One of the most interesting labs in Regular or AP
®Environmental Science is using cemetery data for human population studies. This 5E covers Several topics from the new AP Environmental Science Course and Exam Description including 3.3 “Survivorship Curves,” 3.8 “Human Population Dynamics” and 3.9 “Demographic Transition” and 8.15 “Pathogens and Infectious Disease”.
The Cemetery Lab is also good for AP Science Practices of data analysis, math calculations, and text analysis as well as NGSS Science and Engineering Practices.
The lab takes 2-3 class periods (45-50 min) with homework.
For copies of all the Cemetery 5E Lab files, scroll down to “Materials and Supplies”
Different Ways to do the Cemetery Lab
- Go to a real cemetery with students
- Take pictures at a cemetery and use the pictures in lab (shown above)
- Use “made-up” tombstones from a file and post around the room
- Use a database of tombstone data from a real cemetery
Cemetery Lab Pictures or Databases
What you choose depends on your resources. If you cannot take kids to a real cemetery, I highly recommend going to a local old cemetery and taking pictures of headstones, printing them and have students use for data in the lab. I live in a fairly new town that doesn’t have an old cemetery so my pictures come from nearby Los Angeles which is as local as I can get for my students.
You need 200-400 pictures of headstones with enough pictures of the following:
- Males and Females born before 1900 and after 1900 (about half and half if you can)
- Women who died young-in their 20s and 30s (most before 1900)
- Babies and young children that died (most before 1900)
My pictures are printed from Shutterfly as it was cheaper than color ink on my printer and they will last longer. But, you can always print on regular paper or have students use a digital file of the pictures. I have a pack of 25 pictures for each pair of students (18 pairs per class). Each period of APES analyzes 450 pictures. You can adjust these numbers as needed for smaller classes or less pictures.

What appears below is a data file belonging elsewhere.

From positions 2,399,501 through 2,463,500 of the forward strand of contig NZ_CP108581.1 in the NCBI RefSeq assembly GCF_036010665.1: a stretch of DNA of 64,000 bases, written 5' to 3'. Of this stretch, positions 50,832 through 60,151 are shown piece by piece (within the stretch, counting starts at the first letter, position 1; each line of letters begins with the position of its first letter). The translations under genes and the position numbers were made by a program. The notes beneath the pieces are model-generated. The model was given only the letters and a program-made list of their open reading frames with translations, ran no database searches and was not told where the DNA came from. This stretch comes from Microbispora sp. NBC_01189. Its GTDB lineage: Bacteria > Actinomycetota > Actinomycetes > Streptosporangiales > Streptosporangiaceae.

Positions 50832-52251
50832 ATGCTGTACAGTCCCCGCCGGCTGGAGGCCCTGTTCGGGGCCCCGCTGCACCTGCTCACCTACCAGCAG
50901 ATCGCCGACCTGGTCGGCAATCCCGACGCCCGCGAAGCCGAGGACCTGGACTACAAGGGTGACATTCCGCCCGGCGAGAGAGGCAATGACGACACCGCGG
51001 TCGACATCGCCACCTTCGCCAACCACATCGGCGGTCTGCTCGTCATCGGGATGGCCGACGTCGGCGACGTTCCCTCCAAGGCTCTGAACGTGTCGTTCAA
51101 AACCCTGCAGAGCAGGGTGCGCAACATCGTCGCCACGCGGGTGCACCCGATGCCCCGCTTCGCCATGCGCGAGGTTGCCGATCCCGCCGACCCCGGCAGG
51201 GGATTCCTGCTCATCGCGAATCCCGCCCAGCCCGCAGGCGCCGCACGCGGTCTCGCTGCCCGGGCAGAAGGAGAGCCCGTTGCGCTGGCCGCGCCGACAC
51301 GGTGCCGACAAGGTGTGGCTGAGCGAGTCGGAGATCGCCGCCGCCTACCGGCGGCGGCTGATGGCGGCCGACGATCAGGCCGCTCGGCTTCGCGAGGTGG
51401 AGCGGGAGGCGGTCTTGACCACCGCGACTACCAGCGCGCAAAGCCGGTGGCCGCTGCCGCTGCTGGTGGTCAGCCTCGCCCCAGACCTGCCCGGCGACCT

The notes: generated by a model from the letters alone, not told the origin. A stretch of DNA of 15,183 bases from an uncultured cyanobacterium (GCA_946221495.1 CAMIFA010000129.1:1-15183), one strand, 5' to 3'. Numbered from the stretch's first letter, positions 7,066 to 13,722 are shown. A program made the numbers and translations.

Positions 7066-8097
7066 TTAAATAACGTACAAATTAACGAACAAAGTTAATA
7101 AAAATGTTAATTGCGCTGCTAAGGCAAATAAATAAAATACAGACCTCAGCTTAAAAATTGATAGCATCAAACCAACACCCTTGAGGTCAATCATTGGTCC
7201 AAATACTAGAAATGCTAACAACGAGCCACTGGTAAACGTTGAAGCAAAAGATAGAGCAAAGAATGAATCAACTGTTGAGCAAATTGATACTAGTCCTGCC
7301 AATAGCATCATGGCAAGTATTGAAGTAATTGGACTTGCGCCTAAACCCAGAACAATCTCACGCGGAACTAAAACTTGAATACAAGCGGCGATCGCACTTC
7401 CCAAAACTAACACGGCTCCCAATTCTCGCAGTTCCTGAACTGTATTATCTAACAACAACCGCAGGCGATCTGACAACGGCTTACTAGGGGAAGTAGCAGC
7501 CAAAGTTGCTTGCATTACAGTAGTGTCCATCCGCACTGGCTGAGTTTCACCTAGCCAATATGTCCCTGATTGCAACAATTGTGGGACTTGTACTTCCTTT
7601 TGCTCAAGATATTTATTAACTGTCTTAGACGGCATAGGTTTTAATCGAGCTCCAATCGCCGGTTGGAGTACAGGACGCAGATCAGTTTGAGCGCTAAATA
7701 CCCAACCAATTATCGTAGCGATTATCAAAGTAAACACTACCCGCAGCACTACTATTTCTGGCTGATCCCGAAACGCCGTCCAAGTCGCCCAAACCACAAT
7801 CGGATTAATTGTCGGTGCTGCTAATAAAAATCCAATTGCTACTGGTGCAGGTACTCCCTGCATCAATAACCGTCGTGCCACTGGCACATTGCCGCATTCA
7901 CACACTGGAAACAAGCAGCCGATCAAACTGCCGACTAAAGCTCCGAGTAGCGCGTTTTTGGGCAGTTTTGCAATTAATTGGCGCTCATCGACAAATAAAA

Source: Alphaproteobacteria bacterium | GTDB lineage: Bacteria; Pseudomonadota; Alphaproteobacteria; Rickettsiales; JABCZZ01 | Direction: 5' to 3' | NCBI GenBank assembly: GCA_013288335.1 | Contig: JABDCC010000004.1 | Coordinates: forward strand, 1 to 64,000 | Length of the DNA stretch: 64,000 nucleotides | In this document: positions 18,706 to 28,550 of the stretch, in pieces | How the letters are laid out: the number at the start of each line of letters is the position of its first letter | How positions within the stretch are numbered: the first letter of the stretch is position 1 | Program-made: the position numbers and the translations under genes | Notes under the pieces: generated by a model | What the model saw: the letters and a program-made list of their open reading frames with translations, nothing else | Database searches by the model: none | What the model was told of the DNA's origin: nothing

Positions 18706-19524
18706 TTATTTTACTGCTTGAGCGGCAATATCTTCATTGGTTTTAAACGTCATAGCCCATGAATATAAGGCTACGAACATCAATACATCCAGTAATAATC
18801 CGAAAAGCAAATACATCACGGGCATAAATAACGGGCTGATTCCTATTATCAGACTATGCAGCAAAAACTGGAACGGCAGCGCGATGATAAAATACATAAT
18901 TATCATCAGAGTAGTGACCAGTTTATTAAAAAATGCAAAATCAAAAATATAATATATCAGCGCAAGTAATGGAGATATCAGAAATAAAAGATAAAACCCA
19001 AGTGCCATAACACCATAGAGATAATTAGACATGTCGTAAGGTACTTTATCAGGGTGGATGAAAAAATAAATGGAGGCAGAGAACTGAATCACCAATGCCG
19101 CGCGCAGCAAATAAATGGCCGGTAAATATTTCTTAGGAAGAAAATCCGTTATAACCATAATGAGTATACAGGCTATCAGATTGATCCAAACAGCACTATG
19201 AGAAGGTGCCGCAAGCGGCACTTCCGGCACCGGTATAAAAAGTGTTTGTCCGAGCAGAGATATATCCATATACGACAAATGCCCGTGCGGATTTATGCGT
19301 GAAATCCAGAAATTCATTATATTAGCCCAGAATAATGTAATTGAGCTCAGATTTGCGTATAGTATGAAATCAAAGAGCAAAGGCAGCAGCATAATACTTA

LOCAL is always best for student learning, but if that’s not feasible, you can use this is a file of about 200 pictures of tombstones taken by AP
® Environmental Science Teacher Eduardo Fernandez and shared with permission. These are from a cemetery in the Los Angeles area.
Another option is to print this file of fake tombstones made by AP
® Environmental Science teacher Michelle Miller Fagen and post around the room, lab, hallway or other location.
Another option is to use an online database of burials in a cemetery. Find a Grave is one site that does this.
I do not have advice for going to a real cemetery as I have never taken students to one.
Materials and Set up for the Cemetery Lab
Materials for Day 1 of the lab (about 50 minutes)
- A copy of the Cemetery Lab PDF. This is the lab in an editable Google Doc (but the formatting is a little off).
- A set of Tables 1 & 2, 3 & 4 per pair of students. This can be laminated or placed in plastic sleeves if you want to save paper. Students do not need to keep these papers as they are used for calculations that are entered into a class spreadsheet.
- Vis-A-Vis pens or thin Expo markers if using laminated copies/plastic sleeves.
- Directions for Tables 3&4 (can be a class set)
- Pictures of tombstones, or fake tombstones, or a database of graves.
- Access to Google Sheets for a shared spreadsheet. Read part II of the post for links and instructions for the spreadsheet.
For Day 2 of the lab (about 45-50 minutes), student need:
- Access to the class spreadsheet
- A graph handout
Students can finish the graph at home as needed. I also assigned “Explain: Student Sense-Making” on page 2 for homework.
Day 3 of the lab (50 minutes) is best done in class to avoid students copying from each other, but this can also be given as homework.
The remainder of the lab “Elaborate” and “Evaluate” are easily done as homework.
My students use their cell phone flashlights to do the lab which makes it more fun. Some even make a lantern with their phones and a beaker of water.
Go to the next post for details about each part of this 5E Cemetery Lab.
Human Population 5E Lab Using Cemetery Data Part II
For more population resources, I have two items on TPT: Population Math Packet with formulas, 3 practice worksheets, practice quiz, quiz with FRQ and answer keys. Also, Draw an Age-Structure Diagram (Population Pyramid).
For more labs per unit in AP
® Environmental Science, click on this link.
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